However, since the erection of his statue in 2009, there has been an undercurrent of protest due to the prejudiced and racist views he expressed. These concerned African people when living in South Africa, as well as his views on segregation of Indian and African people. In the wake of Colston’s toppling, there were protests, and a petition of over 6000 signatures, calling for the Gandhi statue to be removed too, but there have not yet been any moves to do this.

2011 The Pioneer was erected on the tenth anniversary of the Space Centre in Leicester. It depicts American astronaut Ed White who was the first American to walk in Space in 1965. He sadly died alongside Virgil ‘Gus’ Grissom and Roger B. Chaffee during testing for Apollo 1.

2012 Medieval Plough Team in Towers Park is a commemoration to the farmers and oxen who ploughed the parkland during medieval times. The ridges and furrows made by over 400 years of ploughing are still visible in the park today.

Alice Hawkins (Image by author)

2018 Alice Hawkins was the president of the Leicester Independent Women’s Boot and Shoe Trade Union while working at Equity Shoes in the city. She was a major figure in the Leicestershire branch of the suffrage society which campaigned tirelessly for women’s right to vote. Due to her more radical actions, such as chaining herself to railings, she went to prison five times until, like her fellow Suffragettes, she stopped protesting in 1914 to help the war effort.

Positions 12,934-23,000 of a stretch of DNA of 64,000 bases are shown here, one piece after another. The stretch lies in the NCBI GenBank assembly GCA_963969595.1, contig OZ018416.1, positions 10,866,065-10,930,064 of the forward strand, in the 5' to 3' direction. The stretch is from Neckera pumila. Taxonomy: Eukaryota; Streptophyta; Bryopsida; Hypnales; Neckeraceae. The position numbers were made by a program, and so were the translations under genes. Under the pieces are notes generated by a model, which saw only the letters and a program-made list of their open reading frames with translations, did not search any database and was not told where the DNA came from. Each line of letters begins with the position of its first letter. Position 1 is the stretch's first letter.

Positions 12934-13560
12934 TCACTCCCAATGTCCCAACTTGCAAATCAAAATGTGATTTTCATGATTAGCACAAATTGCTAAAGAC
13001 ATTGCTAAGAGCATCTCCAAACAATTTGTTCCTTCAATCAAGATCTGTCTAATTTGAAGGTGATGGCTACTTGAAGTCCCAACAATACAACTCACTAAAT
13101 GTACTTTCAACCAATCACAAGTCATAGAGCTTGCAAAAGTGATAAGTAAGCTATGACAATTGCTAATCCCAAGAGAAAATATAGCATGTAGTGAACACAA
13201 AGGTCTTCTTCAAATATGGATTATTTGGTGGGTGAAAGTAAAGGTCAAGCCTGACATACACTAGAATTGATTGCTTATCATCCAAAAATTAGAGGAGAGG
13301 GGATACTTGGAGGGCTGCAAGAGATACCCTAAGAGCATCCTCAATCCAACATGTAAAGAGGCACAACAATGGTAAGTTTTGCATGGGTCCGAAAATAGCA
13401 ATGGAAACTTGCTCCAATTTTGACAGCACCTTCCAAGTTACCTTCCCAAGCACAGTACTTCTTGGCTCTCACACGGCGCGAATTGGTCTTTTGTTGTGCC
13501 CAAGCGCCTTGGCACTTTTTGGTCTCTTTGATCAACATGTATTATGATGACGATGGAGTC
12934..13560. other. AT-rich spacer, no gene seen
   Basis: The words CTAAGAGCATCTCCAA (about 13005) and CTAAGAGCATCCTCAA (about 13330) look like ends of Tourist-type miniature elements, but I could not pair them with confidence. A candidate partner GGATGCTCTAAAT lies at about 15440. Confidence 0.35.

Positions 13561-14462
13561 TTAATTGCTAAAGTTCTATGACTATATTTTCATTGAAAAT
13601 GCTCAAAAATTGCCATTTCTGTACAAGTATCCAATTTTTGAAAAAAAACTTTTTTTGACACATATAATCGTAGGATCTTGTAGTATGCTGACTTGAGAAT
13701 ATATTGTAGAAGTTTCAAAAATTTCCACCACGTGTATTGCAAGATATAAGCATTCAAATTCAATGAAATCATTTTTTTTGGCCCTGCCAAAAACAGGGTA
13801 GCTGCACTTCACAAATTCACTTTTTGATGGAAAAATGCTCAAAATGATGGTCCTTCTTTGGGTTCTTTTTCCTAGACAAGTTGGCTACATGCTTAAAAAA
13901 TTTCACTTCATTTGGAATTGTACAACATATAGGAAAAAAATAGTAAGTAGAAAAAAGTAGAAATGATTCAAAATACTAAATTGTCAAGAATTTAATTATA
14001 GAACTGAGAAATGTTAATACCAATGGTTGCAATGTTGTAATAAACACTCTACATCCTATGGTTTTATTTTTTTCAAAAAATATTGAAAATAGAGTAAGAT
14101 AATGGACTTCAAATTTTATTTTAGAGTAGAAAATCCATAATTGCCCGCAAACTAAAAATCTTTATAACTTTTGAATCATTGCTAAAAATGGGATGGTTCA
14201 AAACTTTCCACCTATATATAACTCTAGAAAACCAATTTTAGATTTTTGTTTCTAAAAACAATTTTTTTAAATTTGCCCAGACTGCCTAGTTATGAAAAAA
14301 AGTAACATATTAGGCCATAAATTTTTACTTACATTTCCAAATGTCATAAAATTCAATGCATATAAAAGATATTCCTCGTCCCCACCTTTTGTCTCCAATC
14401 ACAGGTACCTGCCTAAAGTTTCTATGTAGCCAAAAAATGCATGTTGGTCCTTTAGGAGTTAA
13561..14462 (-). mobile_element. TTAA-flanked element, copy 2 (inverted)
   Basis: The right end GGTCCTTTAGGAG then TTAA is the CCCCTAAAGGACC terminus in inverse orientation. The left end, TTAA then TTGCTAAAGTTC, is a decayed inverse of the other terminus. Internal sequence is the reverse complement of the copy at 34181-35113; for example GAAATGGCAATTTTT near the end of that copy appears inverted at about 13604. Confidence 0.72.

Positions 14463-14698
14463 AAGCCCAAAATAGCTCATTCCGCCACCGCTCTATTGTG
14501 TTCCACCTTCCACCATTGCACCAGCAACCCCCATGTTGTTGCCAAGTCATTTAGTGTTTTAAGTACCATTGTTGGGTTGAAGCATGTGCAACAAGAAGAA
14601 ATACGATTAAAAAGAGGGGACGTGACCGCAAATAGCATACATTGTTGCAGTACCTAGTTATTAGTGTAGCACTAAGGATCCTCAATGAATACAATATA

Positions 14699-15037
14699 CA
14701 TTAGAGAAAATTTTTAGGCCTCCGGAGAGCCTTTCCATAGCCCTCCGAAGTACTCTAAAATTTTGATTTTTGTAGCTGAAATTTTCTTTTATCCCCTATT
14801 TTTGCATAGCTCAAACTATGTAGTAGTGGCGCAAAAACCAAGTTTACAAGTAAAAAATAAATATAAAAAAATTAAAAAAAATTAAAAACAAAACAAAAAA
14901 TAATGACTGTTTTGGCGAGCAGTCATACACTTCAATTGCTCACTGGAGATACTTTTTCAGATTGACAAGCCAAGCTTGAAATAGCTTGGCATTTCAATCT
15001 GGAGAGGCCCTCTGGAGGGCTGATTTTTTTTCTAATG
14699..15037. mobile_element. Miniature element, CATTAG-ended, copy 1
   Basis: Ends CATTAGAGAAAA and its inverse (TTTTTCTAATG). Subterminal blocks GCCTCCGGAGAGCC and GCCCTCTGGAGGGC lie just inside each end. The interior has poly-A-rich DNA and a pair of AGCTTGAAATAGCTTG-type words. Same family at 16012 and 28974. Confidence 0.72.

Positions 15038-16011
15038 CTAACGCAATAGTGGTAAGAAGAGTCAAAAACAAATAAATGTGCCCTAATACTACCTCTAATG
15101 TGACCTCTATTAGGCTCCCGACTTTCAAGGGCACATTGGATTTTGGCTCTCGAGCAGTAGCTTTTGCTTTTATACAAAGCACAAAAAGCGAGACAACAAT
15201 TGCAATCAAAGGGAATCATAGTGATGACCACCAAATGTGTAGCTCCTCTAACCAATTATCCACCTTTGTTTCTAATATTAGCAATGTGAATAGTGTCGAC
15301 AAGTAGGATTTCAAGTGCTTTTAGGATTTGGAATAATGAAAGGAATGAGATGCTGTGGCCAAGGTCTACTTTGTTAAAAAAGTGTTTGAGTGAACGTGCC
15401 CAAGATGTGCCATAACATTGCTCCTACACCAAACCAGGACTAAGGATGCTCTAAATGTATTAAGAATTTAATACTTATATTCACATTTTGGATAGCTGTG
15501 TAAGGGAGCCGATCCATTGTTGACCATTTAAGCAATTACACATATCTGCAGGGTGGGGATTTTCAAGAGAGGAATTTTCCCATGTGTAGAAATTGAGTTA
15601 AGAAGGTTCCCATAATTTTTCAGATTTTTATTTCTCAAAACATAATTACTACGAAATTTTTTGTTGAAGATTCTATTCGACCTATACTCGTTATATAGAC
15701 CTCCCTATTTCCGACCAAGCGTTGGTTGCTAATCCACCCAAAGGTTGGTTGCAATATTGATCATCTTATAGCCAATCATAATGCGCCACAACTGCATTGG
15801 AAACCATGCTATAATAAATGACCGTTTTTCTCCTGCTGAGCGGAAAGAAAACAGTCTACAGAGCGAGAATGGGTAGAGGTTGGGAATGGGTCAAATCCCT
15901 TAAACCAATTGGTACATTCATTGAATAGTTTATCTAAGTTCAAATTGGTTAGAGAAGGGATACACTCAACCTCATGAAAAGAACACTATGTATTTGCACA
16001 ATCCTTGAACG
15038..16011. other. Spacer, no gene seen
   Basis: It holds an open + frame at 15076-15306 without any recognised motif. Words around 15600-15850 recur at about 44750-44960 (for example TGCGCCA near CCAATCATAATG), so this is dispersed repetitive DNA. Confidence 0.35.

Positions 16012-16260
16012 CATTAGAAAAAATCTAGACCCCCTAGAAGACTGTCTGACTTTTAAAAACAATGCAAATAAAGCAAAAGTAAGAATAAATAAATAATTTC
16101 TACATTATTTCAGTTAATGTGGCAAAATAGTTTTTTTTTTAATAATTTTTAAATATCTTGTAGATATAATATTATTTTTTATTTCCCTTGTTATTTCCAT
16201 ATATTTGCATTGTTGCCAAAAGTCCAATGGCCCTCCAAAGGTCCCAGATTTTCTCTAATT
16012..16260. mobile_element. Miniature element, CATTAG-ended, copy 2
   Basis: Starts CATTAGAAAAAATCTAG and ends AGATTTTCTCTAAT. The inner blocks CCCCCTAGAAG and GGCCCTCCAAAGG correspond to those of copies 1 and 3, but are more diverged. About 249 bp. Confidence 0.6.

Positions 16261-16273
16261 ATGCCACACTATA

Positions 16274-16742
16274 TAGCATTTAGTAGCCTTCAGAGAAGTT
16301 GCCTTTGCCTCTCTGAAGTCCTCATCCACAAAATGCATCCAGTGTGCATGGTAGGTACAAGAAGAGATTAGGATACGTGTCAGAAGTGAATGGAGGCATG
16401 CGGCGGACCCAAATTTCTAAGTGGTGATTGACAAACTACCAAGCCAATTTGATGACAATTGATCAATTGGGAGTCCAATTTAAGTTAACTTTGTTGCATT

From suffragettes, sports stars and kings to astronauts, politicians and priests, there is a great deal of diversity in the professions of Leicester’s statues. Looking at this list, it’s encouraging to see such representation of women and members of the working class who perhaps aren’t traditionally commemorated. The acknowledgment of female workers’ efforts, and workers of all backgrounds, is a testament to the fact that Leicester, like most British cities, would not exist in the same way without the sacrifice of the men, women and children who worked in terrible conditions during the industrial revolution.

However, there is one cross section of society, and of Leicester’s population, that is sorely missing from the city’s statues: people of colour. Leicester is one of the most ethnically diverse cities in the country, with the 2011 census finding that almost 50% of the city was non-white, with people originating from over 50 countries. Despite this diversity, only one statue in the city actively represents someone non-white, and that is the statue of Mahatma Gandhi, himself accused of being racist towards African people.

While Leicester is certainly not alone with this lack of statue diversity, in a city known for such a variety of cultures we should do more to recognise this and permanently acknowledge and celebrate the existence and contributions of Leicester’s thriving Asian population.


Laura May Bailey is a master’s student of Museum Studies at the University of Leicester. As well as having a passion for museums, she is also interested in traveling, history, and literature. You can find her on Instagram here: @laura_may_bee.